Use It or Lose It Budgeting

I ran across an article that mentioned the Department of Homeland Security “expects to obligate more than half of its annual contracting budget in the remaining four and a half months of the current fiscal year.”

I have read, seen, heard, and experienced the “use it or lose it” mentality throughout the government. As a former government employee, I experienced how leave works at the end of the year.  Why do you think so many government buildings are half-empty or more throughout December?  As I read the article, my first thought was “So what?”  Then I began to think of my own finances and those of the everyday taxpayers that fund government agencies.


This is where the accountant in me really starts to work in overdrive – excuse the financial “rant” that is to come.  Let’s think of a few scenarios for our personal finances. How do you decide to spend your money if you are like the government? When do you decide to spend the money?

Scenario 1 (Taxpayer like Government): You receive your full salary, that you determined was “enough” to sustain you, before you actually do work and manage your life. Your work-life balance now consists of agreements for your children to participate in their sport of choice that you have to sign on to 3 months before it starts, but only after you have received offers from at least 2 different youth organizations or decided on a sole source provider. The quality of your meals will decrease. On the positive side, you don’t have to save money! This is extremely helpful at Christmastime because the end of the year represents the “use it or lose it” time. The rules now dictate that the $25,000 you have left over will disappear as the ball drops in Time’s Square if you don’t spend it on something. Better yet, if you spend more than you actually thought would get you through this year, you can go back to your boss and demand more money next year. Better still, you can simply let your children or grandchildren make the money for you when they demand their salaries 15 – 30 years from now.

Scenario 2 (Taxpayer salary, government schedule): You receive a bi-weekly (or some other periodic) salary. In order to spend your money, you have to ensure you make arrangements well in advance of the need. You should plan for Christmas in September (or sooner) to ensure that the contract you enter into will deliver in time. You have nothing to worry about for real-time discretionary spending, but when the bills and payments come due on the contract items, you struggle because you have not adequatedly planned for the overruns. You try to save money, but as soon as you feel like you have, the cost of the contract(s) come due and your savings is depleted.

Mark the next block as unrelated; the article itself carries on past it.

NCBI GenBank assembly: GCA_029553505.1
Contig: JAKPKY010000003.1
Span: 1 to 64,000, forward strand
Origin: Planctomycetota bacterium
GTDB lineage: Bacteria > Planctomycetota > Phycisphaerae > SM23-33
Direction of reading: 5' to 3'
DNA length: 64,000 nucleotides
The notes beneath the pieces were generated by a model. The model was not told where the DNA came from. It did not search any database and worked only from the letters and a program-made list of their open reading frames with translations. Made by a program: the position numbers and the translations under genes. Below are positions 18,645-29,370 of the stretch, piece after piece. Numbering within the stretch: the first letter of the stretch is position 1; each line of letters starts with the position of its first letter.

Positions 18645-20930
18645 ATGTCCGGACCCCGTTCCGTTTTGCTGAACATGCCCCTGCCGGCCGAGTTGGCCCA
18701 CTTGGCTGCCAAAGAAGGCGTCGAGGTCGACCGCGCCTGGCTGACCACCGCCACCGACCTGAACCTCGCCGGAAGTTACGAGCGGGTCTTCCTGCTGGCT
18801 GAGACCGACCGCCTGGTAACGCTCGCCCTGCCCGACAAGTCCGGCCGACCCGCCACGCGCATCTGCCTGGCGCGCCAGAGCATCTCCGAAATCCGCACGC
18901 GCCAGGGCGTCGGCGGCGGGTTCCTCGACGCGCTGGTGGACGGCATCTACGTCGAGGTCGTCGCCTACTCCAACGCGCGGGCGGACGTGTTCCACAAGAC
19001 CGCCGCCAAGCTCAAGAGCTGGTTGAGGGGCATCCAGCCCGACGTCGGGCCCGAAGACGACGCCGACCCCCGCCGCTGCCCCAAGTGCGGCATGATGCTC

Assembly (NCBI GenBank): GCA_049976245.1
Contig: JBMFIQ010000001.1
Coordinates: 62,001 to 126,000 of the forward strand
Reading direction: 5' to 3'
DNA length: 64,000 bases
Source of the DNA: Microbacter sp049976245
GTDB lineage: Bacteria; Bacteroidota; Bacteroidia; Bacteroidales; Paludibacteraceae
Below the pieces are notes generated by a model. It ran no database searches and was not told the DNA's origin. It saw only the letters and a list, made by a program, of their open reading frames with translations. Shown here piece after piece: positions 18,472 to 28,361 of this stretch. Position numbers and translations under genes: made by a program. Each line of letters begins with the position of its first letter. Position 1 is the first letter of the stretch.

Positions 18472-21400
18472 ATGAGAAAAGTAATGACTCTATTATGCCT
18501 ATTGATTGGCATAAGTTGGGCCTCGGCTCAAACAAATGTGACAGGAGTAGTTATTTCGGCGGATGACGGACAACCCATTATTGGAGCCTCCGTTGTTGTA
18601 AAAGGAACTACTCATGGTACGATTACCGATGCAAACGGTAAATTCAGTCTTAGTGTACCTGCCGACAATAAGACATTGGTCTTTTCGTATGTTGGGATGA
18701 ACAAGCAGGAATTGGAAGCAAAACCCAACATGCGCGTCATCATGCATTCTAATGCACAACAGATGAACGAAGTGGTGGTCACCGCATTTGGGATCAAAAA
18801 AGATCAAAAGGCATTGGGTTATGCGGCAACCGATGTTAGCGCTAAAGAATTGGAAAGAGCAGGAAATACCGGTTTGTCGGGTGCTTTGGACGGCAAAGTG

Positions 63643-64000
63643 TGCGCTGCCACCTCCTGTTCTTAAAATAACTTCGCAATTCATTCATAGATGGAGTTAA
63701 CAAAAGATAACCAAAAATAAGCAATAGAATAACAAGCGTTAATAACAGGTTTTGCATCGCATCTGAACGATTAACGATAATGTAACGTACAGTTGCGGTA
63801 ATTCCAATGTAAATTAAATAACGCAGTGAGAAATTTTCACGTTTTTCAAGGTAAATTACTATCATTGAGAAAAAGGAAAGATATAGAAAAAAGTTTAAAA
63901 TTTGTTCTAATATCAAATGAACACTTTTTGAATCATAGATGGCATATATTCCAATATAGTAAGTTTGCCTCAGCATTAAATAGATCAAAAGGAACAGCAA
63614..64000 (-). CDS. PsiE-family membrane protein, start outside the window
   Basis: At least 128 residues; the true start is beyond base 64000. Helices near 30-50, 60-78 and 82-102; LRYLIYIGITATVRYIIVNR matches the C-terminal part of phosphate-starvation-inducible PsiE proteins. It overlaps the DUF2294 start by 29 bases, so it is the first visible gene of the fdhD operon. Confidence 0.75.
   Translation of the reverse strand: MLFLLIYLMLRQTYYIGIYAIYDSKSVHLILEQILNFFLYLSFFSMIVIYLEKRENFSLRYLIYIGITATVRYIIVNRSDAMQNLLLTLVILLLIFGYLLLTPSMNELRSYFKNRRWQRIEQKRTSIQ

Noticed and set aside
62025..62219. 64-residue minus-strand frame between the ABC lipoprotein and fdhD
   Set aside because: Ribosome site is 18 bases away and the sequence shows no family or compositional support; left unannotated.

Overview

I could go on… but…

Scenario 3 (Real Life): You get your salary, manage your bills, and attempt to save for the future. You don’t have the option of increasing your salary simply by telling your boss you think you need more money next year. If you find you have $5,000 “left over” at the end of the year, that is a good thing! You take out a portion of it and buy that HDTV you have been looking at, but most likely you pay down bills (debt) or put it away in savings, right?

I don’t mean to sound like I am beating up on the government, I certainly enjoy everything that is provided by the institution.  However, I certainly believe the year-end bonanza that has become government contracting and spending should be looked at when articles and quotes like this come out time after time.  If, as is the case for the DHS, an agency has “about $8B to go” according to the DHS director of the DHS OSDBU, the goal for the agency should be to see how much can be given back to the deficit (debt) not to see how close it can get to that mark.

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